October is National Bullying Prevention Month!
In high school, my Government teacher gave us paper gingerbread men to color. When we were done, she told us to rip off an arm, a leg, and then the head. She said the torn limbs were a result of our hurtful words. Then she instructed us to tape the ripped pieces back together while saying nice things to our little gingerbread friends. She pointed out that even though we "fixed" our gingerbread friends, the rips were still visible because hurtful words leave scars.
|I still have my gingerbread lady from high school.|
Teach your kids this valuable lesson, and set an example by not saying hurtful things to people you know.
1. Trace gingerbread men onto paper and cut them out.
2. Give the gingerbread men to the kids to color. They can give it a face and clothes. Whatever they want.
3. When they are done, instruct them to tell their gingerbread friend “You’re stupid.” And have them rip off one of the gingerbread man’s arms.
TIP: I did this with my nephews. The youngest was all too happy to rip off parts of the gingerbread man and laughed as he told the gingerbread he was stupid, but the oldest was resistant. He didn’t want to ruin what he had just done. If this happens, reassure the child that their friend will be taped up soon.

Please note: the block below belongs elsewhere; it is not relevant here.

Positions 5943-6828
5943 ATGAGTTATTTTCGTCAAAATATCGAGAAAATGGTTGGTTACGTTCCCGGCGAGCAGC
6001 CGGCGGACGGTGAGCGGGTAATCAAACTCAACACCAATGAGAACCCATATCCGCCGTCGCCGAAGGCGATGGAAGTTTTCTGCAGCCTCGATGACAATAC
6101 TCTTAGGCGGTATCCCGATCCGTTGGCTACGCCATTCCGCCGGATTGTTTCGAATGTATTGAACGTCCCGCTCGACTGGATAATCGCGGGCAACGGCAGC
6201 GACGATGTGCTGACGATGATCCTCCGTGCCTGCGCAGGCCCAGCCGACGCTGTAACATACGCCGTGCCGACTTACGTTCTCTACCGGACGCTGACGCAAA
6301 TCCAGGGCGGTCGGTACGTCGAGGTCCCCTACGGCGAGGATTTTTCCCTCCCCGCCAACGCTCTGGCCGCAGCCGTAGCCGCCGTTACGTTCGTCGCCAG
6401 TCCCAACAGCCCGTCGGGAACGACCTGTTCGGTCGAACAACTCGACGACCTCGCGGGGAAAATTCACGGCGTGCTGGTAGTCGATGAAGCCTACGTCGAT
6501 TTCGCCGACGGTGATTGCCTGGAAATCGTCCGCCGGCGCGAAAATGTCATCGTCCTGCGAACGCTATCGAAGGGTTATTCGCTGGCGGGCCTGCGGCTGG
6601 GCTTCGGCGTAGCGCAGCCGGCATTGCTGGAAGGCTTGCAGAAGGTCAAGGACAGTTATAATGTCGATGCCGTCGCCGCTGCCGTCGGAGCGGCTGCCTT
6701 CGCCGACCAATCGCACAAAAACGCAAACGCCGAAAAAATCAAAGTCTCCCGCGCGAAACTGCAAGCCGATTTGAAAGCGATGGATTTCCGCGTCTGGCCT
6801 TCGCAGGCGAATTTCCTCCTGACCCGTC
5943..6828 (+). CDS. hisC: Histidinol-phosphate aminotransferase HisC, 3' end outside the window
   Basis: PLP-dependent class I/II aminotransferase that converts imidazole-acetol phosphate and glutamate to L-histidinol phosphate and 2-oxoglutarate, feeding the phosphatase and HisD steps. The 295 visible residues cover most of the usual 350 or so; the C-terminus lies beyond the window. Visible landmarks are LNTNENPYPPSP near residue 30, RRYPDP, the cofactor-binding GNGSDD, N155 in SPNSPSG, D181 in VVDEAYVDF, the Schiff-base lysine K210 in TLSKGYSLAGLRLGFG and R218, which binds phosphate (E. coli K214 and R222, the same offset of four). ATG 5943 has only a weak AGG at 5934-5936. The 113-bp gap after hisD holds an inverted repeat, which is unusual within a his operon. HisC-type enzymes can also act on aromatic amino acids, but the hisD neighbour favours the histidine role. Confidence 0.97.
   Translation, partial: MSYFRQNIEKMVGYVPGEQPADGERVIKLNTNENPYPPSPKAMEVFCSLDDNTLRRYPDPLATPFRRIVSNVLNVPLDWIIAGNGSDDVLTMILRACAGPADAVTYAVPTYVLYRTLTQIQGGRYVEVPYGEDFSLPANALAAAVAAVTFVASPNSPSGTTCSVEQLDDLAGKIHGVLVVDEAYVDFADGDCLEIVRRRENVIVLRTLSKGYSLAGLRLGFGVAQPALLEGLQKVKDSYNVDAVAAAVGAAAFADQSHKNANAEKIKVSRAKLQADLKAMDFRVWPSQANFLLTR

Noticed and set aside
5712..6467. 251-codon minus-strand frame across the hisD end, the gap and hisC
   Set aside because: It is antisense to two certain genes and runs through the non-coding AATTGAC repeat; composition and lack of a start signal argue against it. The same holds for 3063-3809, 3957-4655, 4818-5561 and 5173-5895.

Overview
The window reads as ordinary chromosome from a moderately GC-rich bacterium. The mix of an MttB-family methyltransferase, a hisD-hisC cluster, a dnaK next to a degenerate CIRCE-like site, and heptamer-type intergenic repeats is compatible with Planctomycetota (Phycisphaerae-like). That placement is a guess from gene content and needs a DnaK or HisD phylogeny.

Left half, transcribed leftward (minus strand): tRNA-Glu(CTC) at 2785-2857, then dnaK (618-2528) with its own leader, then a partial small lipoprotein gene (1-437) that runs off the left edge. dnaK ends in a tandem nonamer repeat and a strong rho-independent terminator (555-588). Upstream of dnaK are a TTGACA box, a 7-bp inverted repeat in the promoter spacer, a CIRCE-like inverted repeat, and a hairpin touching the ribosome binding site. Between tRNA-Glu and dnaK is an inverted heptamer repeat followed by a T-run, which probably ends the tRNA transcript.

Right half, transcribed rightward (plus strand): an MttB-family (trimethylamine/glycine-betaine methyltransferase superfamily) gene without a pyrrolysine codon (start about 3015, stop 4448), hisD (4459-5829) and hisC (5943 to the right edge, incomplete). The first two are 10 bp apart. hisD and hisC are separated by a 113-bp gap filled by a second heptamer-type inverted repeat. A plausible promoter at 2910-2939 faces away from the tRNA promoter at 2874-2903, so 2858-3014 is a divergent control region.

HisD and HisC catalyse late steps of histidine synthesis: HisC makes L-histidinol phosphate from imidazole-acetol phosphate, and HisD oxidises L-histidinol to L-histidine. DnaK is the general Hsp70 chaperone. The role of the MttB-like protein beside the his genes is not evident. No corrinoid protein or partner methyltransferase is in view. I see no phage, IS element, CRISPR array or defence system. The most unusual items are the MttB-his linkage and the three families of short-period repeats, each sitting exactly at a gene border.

4. Have the kids tell their gingerbread friend, “You’re ugly.” And have them rip off one of the legs. Finally have them say, “I hate you!” And let them rip off the head.
5. Now is the time to explain to them how words can be hurtful. “See what the things you said did to your gingerbread man?”
6. When they grasp the idea, it’s time for them to say kind things to their gingerbread friend. “You’re smart.” Help them to tape the arm back on. “You’re pretty.” Tape the leg back on. “I love you!” Tape the head back on.
7. But point out to the kids that the rips can still be seen.
Lesson: When you say something mean to a friend, it hurts and leaves a mark. Not even saying kind things afterward can make those scars disappear completely. That’s why it’s not nice to bully anyone. And if you see someone being bullied, tell a teacher or an adult.
|My nephews' gingerbread men.|
QUESTION: Were you bullied as a child?
I was bullied on the school bus by a girl who would take my things. Even if I changed seats, she'd follow to sit right in front of me. Later I was bullied at school for my clothes, shoes, eyebrows, ears, how skinny I was, and even the color of my nail polish. At home I was bullied by my siblings for being the youngest as well as for writing stories.